Angels and Demons
Directed by Ron Howard
While it was easy to groan at the bizarre accusations that the hollow-headed The Da Vinci Code was a controversial and blasphemous statement, it's even easier to smirk at the Catholic Church's passive acceptance of Angels & Demons. Director Ron Howard, and his crew of bankers and marketers (not to be mistaken as filmmakers), have constructed a simplistic movie so truly innocuous that it's impossible to offend, or please, any sensibility; it's too thoroughly dumb to be casual entertainment, too asinine to be of any historical value, and not frivolous enough to be self-aware camp.
Tom Hanks returns, his bad haircut moderately cropped, as know-it-all Harvard professor Robert Langdon, ready to check out some symbols. This time he mugs for the camera, throwing off smart-alecky one-liners worthy of primetime TV, alongside a new foreign beauty (Ayelet Zurer) — essentially the Israeli-cum-Italian version of previous sidekick Audrey Tautou. This time, the tiresome structure of a plot is dominated by publicly slaughtered cardinals, a dead pope and the recently revived Vatican City-hating bastards known as the Illuminati. The religious order is once again exposed as impervious to modernity, just as the cast and crew are oblivious to the audience's intelligence. Instead of developing the surface-level, minute-long chitchat interludes on the dichotomy of science vs. religion, there's more time devoted to inquires such as "Will he break the glass in the oxygen-less tank?" or "Is the creepy atheist scientist waiting behind the wall the sculpture was pointing at?" The film concludes with the message that religion and science are not in opposition, but serve as symbiotic forces — this, of course, is a pandering cop-out that contradicts any shred of a theme apparent in the first two hours.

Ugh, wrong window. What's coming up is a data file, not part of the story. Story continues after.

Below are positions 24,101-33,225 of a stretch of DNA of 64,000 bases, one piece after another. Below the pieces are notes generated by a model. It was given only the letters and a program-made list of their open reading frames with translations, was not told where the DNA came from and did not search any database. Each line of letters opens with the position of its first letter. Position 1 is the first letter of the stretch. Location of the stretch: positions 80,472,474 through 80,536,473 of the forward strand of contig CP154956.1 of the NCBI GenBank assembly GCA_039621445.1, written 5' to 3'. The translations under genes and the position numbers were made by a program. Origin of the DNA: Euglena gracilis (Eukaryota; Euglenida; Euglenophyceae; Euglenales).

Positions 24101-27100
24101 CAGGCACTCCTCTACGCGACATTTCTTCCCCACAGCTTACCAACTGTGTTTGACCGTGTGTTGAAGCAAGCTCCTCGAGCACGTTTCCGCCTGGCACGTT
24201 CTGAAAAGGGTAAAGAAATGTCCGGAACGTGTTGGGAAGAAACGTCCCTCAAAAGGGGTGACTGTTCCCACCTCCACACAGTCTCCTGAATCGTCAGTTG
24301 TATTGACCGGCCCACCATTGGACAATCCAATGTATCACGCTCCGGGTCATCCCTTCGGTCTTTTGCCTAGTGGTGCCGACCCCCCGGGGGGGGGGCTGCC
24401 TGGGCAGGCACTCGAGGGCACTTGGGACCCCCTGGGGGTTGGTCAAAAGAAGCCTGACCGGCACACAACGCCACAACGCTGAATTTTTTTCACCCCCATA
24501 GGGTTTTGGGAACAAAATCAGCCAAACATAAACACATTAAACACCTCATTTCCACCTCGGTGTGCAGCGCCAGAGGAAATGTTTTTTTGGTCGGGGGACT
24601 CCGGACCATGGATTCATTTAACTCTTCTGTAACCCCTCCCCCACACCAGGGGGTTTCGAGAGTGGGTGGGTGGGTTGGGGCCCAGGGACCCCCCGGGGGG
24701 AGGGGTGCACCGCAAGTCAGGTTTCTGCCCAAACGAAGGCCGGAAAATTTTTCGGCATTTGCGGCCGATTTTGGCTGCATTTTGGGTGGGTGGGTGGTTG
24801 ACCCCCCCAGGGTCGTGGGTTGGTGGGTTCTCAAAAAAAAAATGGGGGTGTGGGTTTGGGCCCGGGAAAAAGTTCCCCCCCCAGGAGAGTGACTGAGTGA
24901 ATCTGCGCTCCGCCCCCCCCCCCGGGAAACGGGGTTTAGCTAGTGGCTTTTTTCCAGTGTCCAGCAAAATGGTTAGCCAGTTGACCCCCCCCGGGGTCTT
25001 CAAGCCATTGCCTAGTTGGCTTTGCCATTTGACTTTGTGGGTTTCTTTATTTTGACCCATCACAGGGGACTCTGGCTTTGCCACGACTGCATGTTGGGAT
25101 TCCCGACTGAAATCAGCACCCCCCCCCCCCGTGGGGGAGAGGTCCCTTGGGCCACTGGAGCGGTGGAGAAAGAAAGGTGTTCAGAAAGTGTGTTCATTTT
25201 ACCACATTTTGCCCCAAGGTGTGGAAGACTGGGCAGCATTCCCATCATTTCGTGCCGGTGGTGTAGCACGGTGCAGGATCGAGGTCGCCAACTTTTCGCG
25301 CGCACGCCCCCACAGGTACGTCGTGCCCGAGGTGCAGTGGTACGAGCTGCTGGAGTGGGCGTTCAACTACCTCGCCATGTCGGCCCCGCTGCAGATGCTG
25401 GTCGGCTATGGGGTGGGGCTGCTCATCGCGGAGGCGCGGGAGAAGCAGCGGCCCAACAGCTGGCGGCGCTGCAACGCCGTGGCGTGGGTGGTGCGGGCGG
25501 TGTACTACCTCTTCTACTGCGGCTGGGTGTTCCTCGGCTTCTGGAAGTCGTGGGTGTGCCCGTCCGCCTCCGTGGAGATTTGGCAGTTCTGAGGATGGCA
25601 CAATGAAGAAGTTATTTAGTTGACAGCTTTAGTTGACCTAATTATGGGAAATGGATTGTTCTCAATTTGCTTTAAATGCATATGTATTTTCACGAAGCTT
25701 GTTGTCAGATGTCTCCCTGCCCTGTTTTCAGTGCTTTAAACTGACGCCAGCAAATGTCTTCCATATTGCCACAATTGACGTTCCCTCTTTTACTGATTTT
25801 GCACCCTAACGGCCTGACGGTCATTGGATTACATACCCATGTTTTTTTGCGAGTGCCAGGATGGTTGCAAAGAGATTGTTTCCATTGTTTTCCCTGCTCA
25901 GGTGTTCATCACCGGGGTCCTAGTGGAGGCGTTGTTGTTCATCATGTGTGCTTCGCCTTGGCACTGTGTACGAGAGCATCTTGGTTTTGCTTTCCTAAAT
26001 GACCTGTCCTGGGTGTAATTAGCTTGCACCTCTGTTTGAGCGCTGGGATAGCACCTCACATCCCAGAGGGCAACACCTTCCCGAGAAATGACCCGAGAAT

The mystery at the core is made up of little more than lazy, risible nonsequiturs. A sample of Langdon's powers of brilliant deduction, logic, and coincidence: "We need to look for a piece of art with air. How is it possible for someone to create a statue about air?" He looks around for a moment, SUSPICIOUSLY, then glances down and checks his watch. As he removes the Mickey Mouse watch from his view, he sees a floor mosaic depicting air. "Oh, there it is! Of course, I should have known: the Roman tile that Dan Brown found on Wikipedia to use as a clever plot point." Repeat this every thirty minutes — cut with fast, fancy cars bouncing on cobble-stoned Italian streets.
The destructive force at the center of Angels & Demons, set to combust once its battery expires (at midnight, natch), is called "antimatter" — an apt name for the crucial object in a film that revolves around insubstantial sequences of explosions. There is more intrigue and spirituality involved in a Sunday morning Easter egg hunt than in Angels & Demons. It's nothing more than an ostentatious scavenger hunt, using adult terms for child's play.
Opens May 15